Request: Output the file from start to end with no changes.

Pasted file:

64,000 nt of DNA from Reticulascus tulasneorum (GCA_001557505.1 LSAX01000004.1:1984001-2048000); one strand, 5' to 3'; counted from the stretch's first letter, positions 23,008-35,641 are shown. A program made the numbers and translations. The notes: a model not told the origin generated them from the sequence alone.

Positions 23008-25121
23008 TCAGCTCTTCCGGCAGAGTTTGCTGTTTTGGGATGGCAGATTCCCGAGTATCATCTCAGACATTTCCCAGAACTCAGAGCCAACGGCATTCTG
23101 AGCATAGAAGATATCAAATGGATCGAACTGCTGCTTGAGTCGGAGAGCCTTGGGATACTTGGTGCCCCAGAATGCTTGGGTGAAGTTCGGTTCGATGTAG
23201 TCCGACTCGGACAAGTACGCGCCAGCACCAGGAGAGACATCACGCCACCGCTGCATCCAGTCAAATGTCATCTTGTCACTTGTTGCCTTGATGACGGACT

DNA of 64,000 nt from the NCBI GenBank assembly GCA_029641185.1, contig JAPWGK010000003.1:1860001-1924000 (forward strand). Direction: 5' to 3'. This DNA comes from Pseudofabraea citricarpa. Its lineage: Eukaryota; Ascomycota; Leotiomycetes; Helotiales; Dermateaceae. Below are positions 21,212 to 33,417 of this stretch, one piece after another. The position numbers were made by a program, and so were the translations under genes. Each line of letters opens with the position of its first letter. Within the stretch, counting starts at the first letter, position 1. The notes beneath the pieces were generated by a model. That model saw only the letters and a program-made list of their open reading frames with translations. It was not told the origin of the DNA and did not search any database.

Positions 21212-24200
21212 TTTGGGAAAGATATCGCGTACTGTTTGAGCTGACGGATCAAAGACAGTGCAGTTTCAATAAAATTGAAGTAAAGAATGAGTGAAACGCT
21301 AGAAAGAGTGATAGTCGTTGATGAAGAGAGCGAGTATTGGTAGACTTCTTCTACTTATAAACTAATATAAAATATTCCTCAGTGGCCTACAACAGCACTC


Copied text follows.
64,000 nt of DNA from Reticulascus tulasneorum (GCA_001557505.1 LSAX01000004.1:1984001-2048000); one strand, 5' to 3'; counted from the stretch's first letter, positions 23,008-35,641 are shown. A program made the numbers and translations. The notes: a model not told the origin generated them from the sequence alone.

Positions 23008-25121
23008 TCAGCTCTTCCGGCAGAGTTTGCTGTTTTGGGATGGCAGATTCCCGAGTATCATCTCAGACATTTCCCAGAACTCAGAGCCAACGGCATTCTG
23101 AGCATAGAAGATATCAAATGGATCGAACTGCTGCTTGAGTCGGAGAGCCTTGGGATACTTGGTGCCCCAGAATGCTTGGGTGAAGTTCGGTTCGATGTAG
23201 TCCGACTCGGACAAGTACGCGCCAGCACCAGGAGAGACATCACGCCACCGCTGCATCCAGTCAAATGTCATCTTGTCACTTGTTGCCTTGATGACGGACT

DNA of 64,000 nt from the NCBI GenBank assembly GCA_029641185.1, contig JAPWGK010000003.1:1860001-1924000 (forward strand). Direction: 5' to 3'. This DNA comes from Pseudofabraea citricarpa. Its lineage: Eukaryota; Ascomycota; Leotiomycetes; Helotiales; Dermateaceae. Below are positions 21,212 to 33,417 of this stretch, one piece after another. The position numbers were made by a program, and so were the translations under genes. Each line of letters opens with the position of its first letter. Within the stretch, counting starts at the first letter, position 1. The notes beneath the pieces were generated by a model. That model saw only the letters and a program-made list of their open reading frames with translations. It was not told the origin of the DNA and did not search any database.

Positions 21212-24200
21212 TTTGGGAAAGATATCGCGTACTGTTTGAGCTGACGGATCAAAGACAGTGCAGTTTCAATAAAATTGAAGTAAAGAATGAGTGAAACGCT
21301 AGAAAGAGTGATAGTCGTTGATGAAGAGAGCGAGTATTGGTAGACTTCTTCTACTTATAAACTAATATAAAATATTCCTCAGTGGCCTACAACAGCACTC